We stayed in the famous Sukhumvit area. It was quite a busy place with crowd pulling massage parlors and restaurants. One restaurant worth the mention was a Lebanese one - Nadimos. Unfortunately, the Thai cuisine doesn't have much to offer for vegetarians. Lebanese food came to our rescue!


We decided to visit the famous Rod Fai night market. That trip was one hell of an adventure. It wasn't a part of the package, which meant we had to find our own way to reach the place. Without Google maps and a proper internet connection, we knew that was big risk. The valet in the hotel where we stayed managed to flag down a cab and convince him to use the meter. We reached the place safely and managed to find our way into the market which was safely tucked out view thanks to a mall. Filled with cheap cosmetics, dresses, accessories and street food, that market was the pure Thailand experience for us. The place was a local hang out spot and didn't really pull in the tourist crowd. A couple of guys from my home town who were there in Bangkok for their jobs were the only 'tourist' sort we met. It was such fun to try to communicate and shop for things in that market. Language was a big barrier but it didn't hamper the overall experience. Food was the only thing we really struggled with. With literal non existent vegetarian options, we had to settle for desserts like Pancakes to fill our stomach. 

Our trip back to the hotel was the highlight of the trip. Getting a cab back to the hotel was fast turning into a nightmare until one guy stopped and agreed to take us back while with meter rates. There was girl who was seated in the front seat. Having heard stories about flesh trade and prostitution, my imagination went wild very quickly. We didn't know the language nor did we know our way around, we simply were easy targets to be cheated on. However, that driver and the girl put in so much efforts to make us feel warm and secure as they sensed our fears. In spite of not knowing English, she communicated so well with us using google voice and translate. Technology really came to our help that day. Faith in humanity = restored. 

We woke feeling all warm and fuzzy from our previous night's experience and looked forward for a relaxing day at the zoo. Little did we know that we were in for a rude surprise.  Bangkok Zoo turned out to be a bad idea. Filled with unruly horde of tourists, all from India, it was such a bad experience to move around and get seats in the various shows. I realized that we Indians, lack that discipline to stand in a line and move around as a large group. I vowed never to visit a place which would be possibly flocked by fellow Indians.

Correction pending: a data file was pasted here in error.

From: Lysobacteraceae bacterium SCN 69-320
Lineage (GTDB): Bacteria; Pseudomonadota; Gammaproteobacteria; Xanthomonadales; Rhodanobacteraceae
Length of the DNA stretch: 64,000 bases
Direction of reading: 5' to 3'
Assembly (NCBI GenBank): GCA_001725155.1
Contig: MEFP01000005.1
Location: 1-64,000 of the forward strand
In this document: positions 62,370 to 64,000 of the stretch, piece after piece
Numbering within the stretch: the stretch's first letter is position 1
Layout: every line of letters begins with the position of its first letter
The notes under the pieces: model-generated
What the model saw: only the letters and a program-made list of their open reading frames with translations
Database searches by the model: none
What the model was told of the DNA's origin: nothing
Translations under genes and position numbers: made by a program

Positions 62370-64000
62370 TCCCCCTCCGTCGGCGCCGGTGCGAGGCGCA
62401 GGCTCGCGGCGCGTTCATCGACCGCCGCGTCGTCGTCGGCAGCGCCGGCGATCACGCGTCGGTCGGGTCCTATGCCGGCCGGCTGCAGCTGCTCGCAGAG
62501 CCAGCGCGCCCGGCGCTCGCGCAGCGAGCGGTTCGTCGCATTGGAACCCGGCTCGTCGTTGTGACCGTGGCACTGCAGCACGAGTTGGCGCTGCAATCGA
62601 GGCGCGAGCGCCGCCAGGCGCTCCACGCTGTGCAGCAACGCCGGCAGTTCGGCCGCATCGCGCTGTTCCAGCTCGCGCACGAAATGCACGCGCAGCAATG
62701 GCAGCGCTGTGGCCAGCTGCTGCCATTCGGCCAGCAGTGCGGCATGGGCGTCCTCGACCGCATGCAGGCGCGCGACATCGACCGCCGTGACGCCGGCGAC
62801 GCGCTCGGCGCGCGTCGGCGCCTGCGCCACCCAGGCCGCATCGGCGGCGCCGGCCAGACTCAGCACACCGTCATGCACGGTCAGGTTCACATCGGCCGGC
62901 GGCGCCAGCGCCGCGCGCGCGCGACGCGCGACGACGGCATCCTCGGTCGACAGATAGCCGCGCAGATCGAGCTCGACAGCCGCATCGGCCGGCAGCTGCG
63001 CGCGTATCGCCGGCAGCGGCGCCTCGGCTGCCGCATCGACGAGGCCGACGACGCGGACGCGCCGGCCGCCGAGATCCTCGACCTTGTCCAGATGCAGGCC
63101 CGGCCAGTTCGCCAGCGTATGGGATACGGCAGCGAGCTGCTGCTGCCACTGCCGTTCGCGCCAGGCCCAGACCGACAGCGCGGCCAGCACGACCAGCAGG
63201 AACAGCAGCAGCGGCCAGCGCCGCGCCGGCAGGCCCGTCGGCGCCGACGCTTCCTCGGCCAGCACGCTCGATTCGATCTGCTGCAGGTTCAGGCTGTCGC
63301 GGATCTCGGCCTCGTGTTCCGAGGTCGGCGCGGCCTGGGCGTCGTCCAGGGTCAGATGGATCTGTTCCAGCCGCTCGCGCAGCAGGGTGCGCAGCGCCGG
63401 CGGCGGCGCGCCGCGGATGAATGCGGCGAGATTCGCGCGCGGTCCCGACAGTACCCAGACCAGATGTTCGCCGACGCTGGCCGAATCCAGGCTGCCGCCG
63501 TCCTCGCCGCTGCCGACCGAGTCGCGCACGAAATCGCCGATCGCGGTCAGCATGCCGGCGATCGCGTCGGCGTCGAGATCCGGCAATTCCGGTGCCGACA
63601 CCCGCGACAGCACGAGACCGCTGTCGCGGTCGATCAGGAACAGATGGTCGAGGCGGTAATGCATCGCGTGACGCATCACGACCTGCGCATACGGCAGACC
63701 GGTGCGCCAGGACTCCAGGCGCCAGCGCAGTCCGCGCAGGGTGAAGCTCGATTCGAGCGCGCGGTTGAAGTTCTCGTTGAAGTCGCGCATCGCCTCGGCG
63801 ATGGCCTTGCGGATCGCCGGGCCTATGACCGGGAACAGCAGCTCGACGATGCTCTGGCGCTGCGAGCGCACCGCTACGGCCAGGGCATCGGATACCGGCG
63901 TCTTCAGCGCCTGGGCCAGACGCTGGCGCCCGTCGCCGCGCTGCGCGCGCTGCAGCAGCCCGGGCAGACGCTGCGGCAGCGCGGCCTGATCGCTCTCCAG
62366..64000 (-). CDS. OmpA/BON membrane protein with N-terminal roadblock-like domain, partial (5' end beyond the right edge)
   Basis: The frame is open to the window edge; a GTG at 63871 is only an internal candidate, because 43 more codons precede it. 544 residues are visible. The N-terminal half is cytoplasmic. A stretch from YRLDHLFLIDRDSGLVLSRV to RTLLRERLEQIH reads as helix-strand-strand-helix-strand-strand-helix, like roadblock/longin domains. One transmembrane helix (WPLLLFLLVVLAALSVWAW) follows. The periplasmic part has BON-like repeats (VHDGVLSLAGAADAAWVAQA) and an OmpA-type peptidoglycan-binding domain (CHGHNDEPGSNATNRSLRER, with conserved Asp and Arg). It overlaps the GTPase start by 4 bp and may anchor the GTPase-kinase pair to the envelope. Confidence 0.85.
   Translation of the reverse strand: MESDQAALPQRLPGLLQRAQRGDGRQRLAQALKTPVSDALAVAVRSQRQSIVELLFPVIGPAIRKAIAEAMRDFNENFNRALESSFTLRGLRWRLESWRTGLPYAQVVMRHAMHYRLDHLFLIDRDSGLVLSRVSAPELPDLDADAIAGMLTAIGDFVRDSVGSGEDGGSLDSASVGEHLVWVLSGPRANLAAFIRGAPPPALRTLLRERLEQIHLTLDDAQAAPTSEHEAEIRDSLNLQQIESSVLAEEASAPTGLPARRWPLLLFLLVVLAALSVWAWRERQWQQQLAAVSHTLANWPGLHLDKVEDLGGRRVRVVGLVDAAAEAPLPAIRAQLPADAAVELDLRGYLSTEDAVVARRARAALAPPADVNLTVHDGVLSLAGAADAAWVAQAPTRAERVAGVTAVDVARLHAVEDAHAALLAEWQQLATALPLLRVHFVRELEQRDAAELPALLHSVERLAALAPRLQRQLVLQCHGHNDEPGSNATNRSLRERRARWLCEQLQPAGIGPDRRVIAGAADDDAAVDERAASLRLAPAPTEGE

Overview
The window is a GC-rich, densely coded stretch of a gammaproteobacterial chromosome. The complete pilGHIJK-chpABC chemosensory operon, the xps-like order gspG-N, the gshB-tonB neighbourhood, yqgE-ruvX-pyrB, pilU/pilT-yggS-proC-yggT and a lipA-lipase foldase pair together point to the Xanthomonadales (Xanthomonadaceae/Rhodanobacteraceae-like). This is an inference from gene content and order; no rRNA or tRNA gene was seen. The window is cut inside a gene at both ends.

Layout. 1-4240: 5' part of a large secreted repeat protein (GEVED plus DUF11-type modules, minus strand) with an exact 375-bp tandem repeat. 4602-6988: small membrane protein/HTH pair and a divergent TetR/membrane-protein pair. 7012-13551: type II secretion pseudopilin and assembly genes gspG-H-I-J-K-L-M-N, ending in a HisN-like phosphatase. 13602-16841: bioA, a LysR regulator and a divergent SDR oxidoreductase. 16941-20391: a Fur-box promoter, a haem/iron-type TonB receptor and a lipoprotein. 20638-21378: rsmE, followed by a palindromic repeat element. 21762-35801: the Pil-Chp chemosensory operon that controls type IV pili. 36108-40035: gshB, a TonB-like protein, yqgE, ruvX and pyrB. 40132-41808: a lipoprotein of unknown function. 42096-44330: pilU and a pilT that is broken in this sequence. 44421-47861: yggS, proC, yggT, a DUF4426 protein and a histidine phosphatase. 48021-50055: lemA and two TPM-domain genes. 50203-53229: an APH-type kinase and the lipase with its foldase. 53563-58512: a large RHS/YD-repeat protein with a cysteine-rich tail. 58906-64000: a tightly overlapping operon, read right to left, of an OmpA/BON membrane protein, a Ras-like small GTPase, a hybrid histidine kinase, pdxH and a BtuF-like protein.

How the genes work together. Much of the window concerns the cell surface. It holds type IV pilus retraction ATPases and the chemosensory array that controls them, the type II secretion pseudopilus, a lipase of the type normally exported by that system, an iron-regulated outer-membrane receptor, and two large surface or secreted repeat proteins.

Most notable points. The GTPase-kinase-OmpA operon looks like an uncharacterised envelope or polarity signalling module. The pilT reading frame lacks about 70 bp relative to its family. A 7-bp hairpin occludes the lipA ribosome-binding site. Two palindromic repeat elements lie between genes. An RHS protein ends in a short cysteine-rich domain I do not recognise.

After that hectic time in the zoo, we decided to go shopping to relax. Nothing more relaxing than indulging in some retail therapy! The people in PickYourTrail recommended that we hit the Prutnam Market and the Platinum mall. We shopped for clothes, accessories and cosmetics - all of which were available in dirt cheap rates. Here is a small list of things which are worth indulging in. 

1. Earrings - You can't possibly chance upon better quality and designs anywhere else in the world! 
2. Handmade soap - That smell and that shape! It got me as excited as a 5 year old. 
3. Cosmetics - There is this 99% Aloe-Vera lip balm and strawberry lip scrub which is working wonders to my lips. If you have oily skin like mine, the Srichand
4. Clothes - Dirt chip and are of good quality. 

After that fab shopping session we decided to unwind and experience the world famous Thai Massage. The hotel that we stayed in had an attached massage parlor. We picked Aromatherapy massage. The masseurs were well trained and professional. 

Next day dawned, it was time to leave. We took the Thai airways flight back home. Though the trip wasn't really what one would call perfect, the time off worked magic for us. 

PS. I've not uploaded pictures for personal reasons. If you want to peek into my album, give me a shout out, will share it privately! 

PPS. I know this is such a delayed post. My day job had me clamped to the desk. 



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Thursday, August 16, 2018

#616 : Bombay Heights by Adite Banerjie: Review

                                               


The title makes it obvious that at least one of the protagonists are not from Bombay and are in the city to seek a livelihood. Moreover, the cover also indicates a romantic liaison.  You don't really need to be Sherlock Holmes to guess this. That was exactly the story line. Protagonists Sanjana and Ashwin have an accidental meeting thanks to Aswin's cute little dog. They end up working together. Then there is the ex-lover and a large family to tackle as they can't help but fall for each other. 

Having read this writer's works earlier, I knew what to expect in terms of language and story flow. The characterisation, just like that in her previous books, is done progressively. The characters start out to be almost immature just adults and move out to become mature proper adults. However, I wished there was a bit more grey to the ex-lover - Chetan's character. In fact, I wished other characters were also a bit more flawed. Most of the characters were way too perfect for my taste. 

The pacing was great thanks to that cute pet, the funky roommate and a large family. In fact, this might as well be a real life story of two people. The story by itself was that realistic. In spite of being fast paced, I felt the lack of a punch that I expected from this story. I'm a fan of happy endings, but not all loose ends need to be tied up. That's my second peeve point with the story as such.